High-dose radiotherapy boosts biochemical control in Gleason 9–10 prostate cancer
In patients with clinically localized Gleason 9–10 prostate cancer, dose-escalated radiotherapy confers better biochemical disease-free survival (bDFS) and prostate cancer-specific mortality (PCSM) than conventional doses, a recent study has found.
A total of 476 patients participated in the study. Of these, 127 (Conv group; median age 71 years) underwent conventional-dose external beam radiotherapy, while the remaining 349 (HDRT group; median age 71 years) high doses of radiotherapy. Aside from bDFS and PCSM, outcomes also included overall survival (OS) and distant metastasis-free survival (DMFS).
The overall 5-year bDFS rate was 81.1 percent, which was significantly higher in the HDRT vs Conv group (85.2 percent vs 71.1 percent; p<0.0001). Multivariate Cox regression analysis found that HDRT patients had significantly better biochemical control than Conv counterparts (hazard ratio [HR], 0.448, 95 percent CI, 0.283–0.7081; p=0.0006).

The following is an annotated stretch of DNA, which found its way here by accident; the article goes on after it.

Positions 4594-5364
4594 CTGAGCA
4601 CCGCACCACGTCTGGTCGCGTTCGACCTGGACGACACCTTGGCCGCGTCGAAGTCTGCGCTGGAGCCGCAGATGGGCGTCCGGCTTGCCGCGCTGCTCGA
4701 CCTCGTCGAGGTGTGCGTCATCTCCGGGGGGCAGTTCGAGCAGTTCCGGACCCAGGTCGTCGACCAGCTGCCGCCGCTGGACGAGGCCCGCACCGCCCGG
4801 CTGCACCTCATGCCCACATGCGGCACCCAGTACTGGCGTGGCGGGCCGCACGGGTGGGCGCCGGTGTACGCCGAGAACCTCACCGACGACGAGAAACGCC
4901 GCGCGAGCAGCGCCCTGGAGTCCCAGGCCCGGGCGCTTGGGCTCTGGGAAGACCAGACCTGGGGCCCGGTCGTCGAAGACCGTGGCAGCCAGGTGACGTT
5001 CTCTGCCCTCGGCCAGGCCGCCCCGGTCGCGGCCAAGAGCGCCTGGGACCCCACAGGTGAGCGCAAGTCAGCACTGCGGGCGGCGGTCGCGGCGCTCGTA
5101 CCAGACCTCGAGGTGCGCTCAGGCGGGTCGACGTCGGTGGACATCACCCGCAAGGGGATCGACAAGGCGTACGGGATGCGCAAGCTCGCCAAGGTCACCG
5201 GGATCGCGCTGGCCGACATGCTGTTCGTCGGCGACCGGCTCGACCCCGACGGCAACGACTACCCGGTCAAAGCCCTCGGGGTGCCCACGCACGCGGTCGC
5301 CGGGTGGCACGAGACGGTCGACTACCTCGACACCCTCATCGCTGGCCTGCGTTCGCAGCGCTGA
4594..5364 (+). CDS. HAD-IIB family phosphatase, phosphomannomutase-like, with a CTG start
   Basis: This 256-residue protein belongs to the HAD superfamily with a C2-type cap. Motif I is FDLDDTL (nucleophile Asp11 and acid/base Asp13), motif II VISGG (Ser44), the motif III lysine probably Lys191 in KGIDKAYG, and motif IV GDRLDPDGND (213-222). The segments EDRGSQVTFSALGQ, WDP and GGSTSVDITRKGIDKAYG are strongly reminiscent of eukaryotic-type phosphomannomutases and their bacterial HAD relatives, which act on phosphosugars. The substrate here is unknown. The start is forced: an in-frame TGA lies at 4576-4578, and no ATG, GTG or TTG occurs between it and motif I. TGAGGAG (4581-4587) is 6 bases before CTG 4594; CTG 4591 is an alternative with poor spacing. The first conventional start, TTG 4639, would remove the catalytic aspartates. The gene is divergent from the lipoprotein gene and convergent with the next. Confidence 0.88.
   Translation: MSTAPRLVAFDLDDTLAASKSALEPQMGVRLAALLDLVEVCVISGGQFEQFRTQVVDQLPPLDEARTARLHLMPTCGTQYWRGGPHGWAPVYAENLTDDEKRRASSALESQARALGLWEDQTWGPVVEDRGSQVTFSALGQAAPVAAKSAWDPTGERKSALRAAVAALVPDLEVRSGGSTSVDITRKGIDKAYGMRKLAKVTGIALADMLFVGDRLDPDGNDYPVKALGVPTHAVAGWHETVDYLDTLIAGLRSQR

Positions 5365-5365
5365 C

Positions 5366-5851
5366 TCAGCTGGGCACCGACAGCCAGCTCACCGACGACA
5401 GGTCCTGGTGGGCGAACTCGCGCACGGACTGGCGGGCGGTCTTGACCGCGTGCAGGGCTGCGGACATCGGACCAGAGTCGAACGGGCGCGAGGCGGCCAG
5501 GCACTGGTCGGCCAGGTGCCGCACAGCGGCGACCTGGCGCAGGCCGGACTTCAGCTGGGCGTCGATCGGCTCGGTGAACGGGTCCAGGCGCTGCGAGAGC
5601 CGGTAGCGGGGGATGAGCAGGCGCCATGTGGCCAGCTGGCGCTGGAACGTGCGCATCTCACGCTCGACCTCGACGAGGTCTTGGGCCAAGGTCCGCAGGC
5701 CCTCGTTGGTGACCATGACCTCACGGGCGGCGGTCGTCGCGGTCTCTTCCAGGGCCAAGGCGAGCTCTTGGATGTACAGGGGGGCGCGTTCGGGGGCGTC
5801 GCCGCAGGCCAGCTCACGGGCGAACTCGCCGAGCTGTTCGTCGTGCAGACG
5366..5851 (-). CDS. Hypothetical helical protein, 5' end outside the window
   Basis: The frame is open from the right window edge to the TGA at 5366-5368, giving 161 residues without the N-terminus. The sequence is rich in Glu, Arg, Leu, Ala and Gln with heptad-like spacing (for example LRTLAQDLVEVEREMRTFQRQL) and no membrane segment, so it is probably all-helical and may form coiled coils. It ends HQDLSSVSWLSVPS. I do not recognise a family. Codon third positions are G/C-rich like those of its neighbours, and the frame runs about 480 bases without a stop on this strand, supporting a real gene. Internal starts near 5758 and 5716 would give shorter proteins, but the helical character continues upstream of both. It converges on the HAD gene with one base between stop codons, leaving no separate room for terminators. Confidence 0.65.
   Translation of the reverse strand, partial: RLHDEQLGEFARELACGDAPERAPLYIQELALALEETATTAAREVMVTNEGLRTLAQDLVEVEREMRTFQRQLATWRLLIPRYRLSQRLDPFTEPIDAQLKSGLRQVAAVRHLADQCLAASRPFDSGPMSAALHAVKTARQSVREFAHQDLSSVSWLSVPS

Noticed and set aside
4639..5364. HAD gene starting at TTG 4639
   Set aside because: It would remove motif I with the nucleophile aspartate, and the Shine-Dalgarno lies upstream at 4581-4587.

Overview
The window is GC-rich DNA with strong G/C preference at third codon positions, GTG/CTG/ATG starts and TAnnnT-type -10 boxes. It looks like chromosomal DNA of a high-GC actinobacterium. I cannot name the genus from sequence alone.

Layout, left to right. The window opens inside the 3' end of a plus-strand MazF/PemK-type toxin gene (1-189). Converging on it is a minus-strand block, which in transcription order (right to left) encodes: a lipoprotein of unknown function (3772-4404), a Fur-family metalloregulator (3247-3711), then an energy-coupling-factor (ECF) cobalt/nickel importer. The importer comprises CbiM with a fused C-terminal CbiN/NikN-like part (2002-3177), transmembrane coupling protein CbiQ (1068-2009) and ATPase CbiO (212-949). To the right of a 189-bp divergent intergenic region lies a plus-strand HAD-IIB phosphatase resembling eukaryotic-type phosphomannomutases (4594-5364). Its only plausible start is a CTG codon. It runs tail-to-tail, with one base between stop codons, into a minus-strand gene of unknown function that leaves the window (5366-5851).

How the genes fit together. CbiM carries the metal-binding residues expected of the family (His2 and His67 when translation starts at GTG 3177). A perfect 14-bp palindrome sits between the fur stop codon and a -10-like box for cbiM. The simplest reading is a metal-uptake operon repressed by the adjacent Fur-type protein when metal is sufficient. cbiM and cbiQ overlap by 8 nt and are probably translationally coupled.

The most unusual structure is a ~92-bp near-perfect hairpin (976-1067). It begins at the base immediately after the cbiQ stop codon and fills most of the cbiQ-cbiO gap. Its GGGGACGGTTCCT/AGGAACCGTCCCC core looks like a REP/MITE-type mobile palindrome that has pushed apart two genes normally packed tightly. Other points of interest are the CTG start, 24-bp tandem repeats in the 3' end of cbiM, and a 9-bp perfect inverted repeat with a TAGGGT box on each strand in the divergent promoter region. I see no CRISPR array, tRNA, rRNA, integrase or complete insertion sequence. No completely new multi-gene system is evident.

Similarly, PCSM was better in the HDRT group, which showed a 2.75-percent rate at both 5 and 10 years. In comparison, 5- and 10-year PCSM rates in the Conv group were 4.3 percent and 9.1 percent, respectively.
In contrast, overall survival rates in the HDRT (94.6 percent at 5 years, 89.9 percent at 10 years) and Conv (93.9 percent at 5 years, 82.4 percent at 10 years; p=0.15) were not significantly different. The same was true for DMFS (HDRT: 94.4 percent at 5 years, 89.1 percent at 10 years; Conv: 89.6 at 5 years, 83.2 percent at 10 years; p=0.0916).
“The retrospective nature of the study confers limitations related to follow-up time. Moreover, the small sample size cannot reflect the entire population of patients with prostate cancer, which may limit the application of our findings,” the researchers said.